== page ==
Jakarta, IO – Indonesia is currently facing a growing public health crisis. As of October 21, the Health Ministry have recorded 241 cases of atypical progressive acute kidney injury (AKI), also known as acute renal failure (ARF), among children – most of who were aged under five – in 22 provinces. Tragically, 133 (55 percent) of them have died.
AKI is a syndrome characterized by a sudden and rapid kidney failure in regulating the composition of body fluids and electrolytes, as well as the production of metabolic waste products. The cases in Indonesia have several things in common. First, it affects children aged between 0-18 years. Second, they all had fever or other symptoms of infection in the last 14 days. Third, they were diagnosed with acute kidney infection of unknown cause (either at pre-renal, renal, or post-renal stage) by the attending physician (DPJP). Fourth, there had not been diagnosed with any previous kidney disorder or chronic kidney disease. Fifth, there were signs of hyper-inflammation and hyper-coagulation.
AKI is considered a low prevalence disease; there are usually only one or two cases per month. However, there were sudden spike in cases among children since August. Hospitals were reporting cases of “mysterious kidney illness,” sparking fear among the people, especially parents of young children.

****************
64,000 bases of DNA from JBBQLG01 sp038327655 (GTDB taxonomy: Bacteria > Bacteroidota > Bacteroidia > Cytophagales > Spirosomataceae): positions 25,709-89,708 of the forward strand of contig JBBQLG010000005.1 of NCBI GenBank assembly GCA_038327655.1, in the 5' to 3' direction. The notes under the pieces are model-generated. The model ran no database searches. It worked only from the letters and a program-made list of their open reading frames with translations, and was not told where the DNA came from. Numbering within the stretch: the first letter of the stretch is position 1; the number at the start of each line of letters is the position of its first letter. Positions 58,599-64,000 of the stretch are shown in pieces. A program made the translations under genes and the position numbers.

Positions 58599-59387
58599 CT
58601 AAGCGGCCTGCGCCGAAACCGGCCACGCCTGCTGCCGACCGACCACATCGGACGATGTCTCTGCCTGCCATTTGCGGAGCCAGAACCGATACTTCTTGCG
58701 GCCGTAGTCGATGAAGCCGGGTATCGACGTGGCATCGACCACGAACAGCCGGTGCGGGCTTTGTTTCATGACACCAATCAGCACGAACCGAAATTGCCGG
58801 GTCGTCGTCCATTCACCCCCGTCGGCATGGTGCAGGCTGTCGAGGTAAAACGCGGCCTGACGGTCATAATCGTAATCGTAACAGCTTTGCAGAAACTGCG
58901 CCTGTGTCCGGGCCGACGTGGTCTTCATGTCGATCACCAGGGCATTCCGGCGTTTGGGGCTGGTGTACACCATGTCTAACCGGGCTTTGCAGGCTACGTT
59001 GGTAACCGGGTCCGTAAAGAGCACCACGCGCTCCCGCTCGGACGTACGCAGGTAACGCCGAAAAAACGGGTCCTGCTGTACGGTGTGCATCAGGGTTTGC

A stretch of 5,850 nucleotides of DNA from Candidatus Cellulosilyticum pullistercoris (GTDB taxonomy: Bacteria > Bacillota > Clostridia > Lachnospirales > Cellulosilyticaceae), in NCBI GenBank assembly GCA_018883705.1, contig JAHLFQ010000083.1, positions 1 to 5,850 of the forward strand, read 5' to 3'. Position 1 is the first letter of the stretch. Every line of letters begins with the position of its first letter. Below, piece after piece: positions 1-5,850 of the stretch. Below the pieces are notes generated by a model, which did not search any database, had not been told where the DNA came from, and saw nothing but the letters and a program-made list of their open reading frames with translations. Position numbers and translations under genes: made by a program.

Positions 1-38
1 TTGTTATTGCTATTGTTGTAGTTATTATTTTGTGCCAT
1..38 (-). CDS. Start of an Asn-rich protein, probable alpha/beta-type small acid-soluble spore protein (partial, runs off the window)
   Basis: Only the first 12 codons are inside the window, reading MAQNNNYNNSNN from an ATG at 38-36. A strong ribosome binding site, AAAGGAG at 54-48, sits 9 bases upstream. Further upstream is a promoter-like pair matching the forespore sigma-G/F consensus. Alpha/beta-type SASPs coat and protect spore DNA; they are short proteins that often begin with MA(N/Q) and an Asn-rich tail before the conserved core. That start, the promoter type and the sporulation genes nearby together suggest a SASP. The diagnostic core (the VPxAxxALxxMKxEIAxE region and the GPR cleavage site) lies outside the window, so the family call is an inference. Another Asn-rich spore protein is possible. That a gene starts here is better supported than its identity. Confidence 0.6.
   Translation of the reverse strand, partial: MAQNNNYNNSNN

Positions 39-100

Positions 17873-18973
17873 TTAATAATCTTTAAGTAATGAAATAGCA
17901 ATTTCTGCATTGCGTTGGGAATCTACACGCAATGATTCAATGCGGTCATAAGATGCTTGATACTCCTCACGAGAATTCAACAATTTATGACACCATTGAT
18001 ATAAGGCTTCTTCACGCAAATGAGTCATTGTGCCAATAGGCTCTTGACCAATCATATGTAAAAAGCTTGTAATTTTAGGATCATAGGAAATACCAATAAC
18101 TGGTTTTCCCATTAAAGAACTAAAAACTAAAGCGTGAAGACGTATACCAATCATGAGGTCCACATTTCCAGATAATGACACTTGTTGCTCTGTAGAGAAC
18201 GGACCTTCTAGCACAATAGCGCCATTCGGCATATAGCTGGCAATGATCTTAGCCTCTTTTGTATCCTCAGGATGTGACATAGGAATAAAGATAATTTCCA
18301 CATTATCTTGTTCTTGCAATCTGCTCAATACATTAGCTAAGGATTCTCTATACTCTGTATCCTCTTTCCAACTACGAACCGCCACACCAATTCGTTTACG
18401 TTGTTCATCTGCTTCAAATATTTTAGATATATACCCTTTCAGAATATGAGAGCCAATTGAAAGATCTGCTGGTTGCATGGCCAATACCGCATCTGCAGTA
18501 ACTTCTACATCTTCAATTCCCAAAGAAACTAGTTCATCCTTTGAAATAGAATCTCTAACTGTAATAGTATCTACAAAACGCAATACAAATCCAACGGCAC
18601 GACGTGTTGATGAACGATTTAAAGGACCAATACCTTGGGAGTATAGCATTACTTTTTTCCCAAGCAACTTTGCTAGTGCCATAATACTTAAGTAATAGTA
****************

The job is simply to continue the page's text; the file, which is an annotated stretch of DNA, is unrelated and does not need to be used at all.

Cases of AKI from around the world
It turns out that AKI is not a “new illness”. It has been detected as far back as in 1937 in the US. Prior to Indonesia, the most recent cases were reported in the West African nation of Gambia. In July, dozens of children there suddenly fell ill with unexplained kidney damage. The government of Gambia launched an investigation following the deaths of 28 children in September (this figure has since risen to 70 in October). India and Bangladesh also witnessed similar incidents more than two decades ago.
On October 6, World Health Organization (WHO) Director-General Tedros Adhanom Ghebreyesus announced that the deaths of young children in Gambia were likely caused by AKI, possibly linked to tainted cough syrups made in India. Laboratory analysis found that the amount of ethylene glycol (EG) and diethylene glycol (DEG) – an organic compound mainly used in the production of polyester fibers and as antifreeze formulations – exceeded a safe limit, making them toxic and harmful to kidneys.
In a joint investigation with the Indian drug regulator, WHO concluded that the pharmaceutical company that produces the contaminated cough syrups – New Delhi-based Maiden Pharmaceuticals Ltd. – exported its products to several countries in Asia, Africa and Latin America. However, the Indonesian Food and Drug Monitoring Agency (BPOM) confirmed that the India-made cough syrups were not on sale in Indonesia.